Two prophylactic HPV vaccines have been approved by regulatory agencies in many countries. HPV2 is the bivalent HPV16/18 vaccine (Cervarix™ GlaxoSmithKline), and HPV4 is the quadrivalent HPV6/11/16/18 vaccine (Gardasil® Merck). Both vaccines are generally safe, highly effective, and have the potential to substantially reduce HPV-related morbidity and mortality. What is known and what remains to be determined about the performance of these vaccines will be discussed.
Arguments For and Against HPV Vaccination: A Plea for Scientific Cogency
Eduardo L. Franco, McGill University
Solid findings from phase II and phase III randomized controlled trials involving several thousand women worldwide have unequivocally shown that the first two prophylactic HPV vaccines based on the L1 virus-like-particle formulation are efficacious, highly immunogenic, and safe. Protection of previously unexposed women is greater than 95% against virological and lesion endpoints associated with the target HPV types, HPVs 16 and 18, in the case of the bivalent vaccine, or with HPVs 6, 11, 16, 18, for the quadrivalent vaccine. The latter was the first HPV vaccine to reach the market and well over 20 million doses have already been administered worldwide. The bivalent vaccine has already been approved in most developed countries. National immunization programs have begun planning the deployment of universal vaccination or drafting specific recommendations for their use on an opportunistic basis by health care providers. Vaccination is widely perceived as one of the most successful and least costly of all public health interventions. Universal HPV vaccination of adolescent girls and young women prior to sexual exposure is possibly the most important strategy to correct the socioeconomic inequity that has existed in cervical cancer prevention. Yet, several concerns remain, many of which ill-founded, with respect to HPV vaccines and vaccination in general. Implementation of HPV vaccination will likely be a gradual and diverse process reflecting specific health policy environments. Individual countries' perceptions regarding the cost-effectiveness of vaccination as a primary cervical cancer prevention measure will influence decisions concerning deployment of publicly-funded vaccination. Such decisions require careful consideration of possible modifications to existing screening programs, if any. The speaker will summarize the arguments against the adoption of universal and opportunistic prophylactic HPV vaccination and provide evidence-based counter-arguments to assist policymakers and opinion leaders in understanding the climate of controversy that may hamper progress in cervical cancer prevention.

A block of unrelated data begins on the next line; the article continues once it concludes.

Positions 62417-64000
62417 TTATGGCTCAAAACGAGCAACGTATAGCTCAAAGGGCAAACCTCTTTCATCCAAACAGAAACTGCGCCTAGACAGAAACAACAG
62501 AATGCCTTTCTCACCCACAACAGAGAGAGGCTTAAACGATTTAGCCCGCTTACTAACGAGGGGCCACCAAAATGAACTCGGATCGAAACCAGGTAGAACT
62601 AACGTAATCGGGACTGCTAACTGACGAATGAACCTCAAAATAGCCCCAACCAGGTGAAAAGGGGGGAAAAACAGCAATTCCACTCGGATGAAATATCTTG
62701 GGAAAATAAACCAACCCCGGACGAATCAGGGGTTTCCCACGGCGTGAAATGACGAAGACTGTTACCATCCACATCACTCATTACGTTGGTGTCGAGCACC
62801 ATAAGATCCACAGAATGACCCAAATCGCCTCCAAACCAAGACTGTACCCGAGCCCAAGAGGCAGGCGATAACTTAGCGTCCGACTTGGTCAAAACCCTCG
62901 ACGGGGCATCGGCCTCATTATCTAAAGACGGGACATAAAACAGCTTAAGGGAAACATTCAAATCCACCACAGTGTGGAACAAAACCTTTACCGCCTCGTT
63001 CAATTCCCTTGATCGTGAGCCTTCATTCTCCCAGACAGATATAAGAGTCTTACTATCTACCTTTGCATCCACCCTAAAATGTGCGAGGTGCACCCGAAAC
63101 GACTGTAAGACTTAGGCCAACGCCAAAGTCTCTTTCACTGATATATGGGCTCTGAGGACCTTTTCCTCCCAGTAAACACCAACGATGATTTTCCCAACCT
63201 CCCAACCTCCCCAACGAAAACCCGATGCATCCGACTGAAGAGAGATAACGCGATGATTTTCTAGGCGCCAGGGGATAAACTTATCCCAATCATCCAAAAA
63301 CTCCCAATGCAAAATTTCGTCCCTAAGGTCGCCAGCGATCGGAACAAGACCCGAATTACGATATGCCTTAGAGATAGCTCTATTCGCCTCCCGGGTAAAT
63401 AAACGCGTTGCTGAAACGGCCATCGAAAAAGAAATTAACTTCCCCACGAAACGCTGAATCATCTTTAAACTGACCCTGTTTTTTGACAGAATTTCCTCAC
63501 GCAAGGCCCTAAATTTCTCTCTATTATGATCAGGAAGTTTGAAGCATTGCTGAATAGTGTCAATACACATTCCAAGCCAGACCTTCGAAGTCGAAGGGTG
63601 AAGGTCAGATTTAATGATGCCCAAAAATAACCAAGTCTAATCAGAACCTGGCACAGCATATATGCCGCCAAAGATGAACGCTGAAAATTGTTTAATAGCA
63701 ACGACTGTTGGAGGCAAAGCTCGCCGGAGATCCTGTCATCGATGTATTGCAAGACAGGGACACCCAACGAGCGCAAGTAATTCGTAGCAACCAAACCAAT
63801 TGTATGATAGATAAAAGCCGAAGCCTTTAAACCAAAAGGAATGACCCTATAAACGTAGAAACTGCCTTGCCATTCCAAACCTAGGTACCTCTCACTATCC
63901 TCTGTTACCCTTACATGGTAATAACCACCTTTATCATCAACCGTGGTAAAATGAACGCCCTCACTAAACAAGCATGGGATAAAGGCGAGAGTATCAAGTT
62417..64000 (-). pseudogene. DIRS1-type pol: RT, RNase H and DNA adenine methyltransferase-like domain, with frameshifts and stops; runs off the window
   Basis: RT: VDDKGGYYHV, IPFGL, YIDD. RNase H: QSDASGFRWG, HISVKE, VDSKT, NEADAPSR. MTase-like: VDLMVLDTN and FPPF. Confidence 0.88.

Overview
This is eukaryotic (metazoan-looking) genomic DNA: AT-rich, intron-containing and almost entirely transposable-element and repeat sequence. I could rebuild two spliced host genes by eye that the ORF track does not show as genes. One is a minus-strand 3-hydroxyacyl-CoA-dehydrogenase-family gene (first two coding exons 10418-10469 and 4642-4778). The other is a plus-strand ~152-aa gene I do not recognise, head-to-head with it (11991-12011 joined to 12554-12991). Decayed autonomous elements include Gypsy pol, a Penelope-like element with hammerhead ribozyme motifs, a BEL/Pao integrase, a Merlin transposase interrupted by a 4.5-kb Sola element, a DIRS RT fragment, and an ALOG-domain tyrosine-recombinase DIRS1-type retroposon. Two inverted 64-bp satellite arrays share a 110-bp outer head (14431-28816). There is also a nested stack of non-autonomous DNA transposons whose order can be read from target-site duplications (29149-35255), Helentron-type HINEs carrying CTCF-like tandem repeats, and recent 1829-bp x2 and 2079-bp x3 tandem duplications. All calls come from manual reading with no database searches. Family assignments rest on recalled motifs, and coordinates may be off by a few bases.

Preventive HPV Vaccines: Prospects for Second Generation Vaccines and Mechanisms of Action
Doug Lowy, National Cancer Institute
The current HPV vaccines represent an important advance in cancer prevention. However, they do not prevent some serious infections caused by HPV types not targeted by the vaccine, they require three doses, and they are expensive. It would therefore be desirable to have second generation generation vaccines that might have broader coverage against serious HPV infections, be delivered with fewer doses, and/or were less expensive. This presentation will discuss the concepts and status of candidate approaches that seek to achieve one or more of these goals. The mechanisms by which the vaccines prevent infection and disease will also be discussed.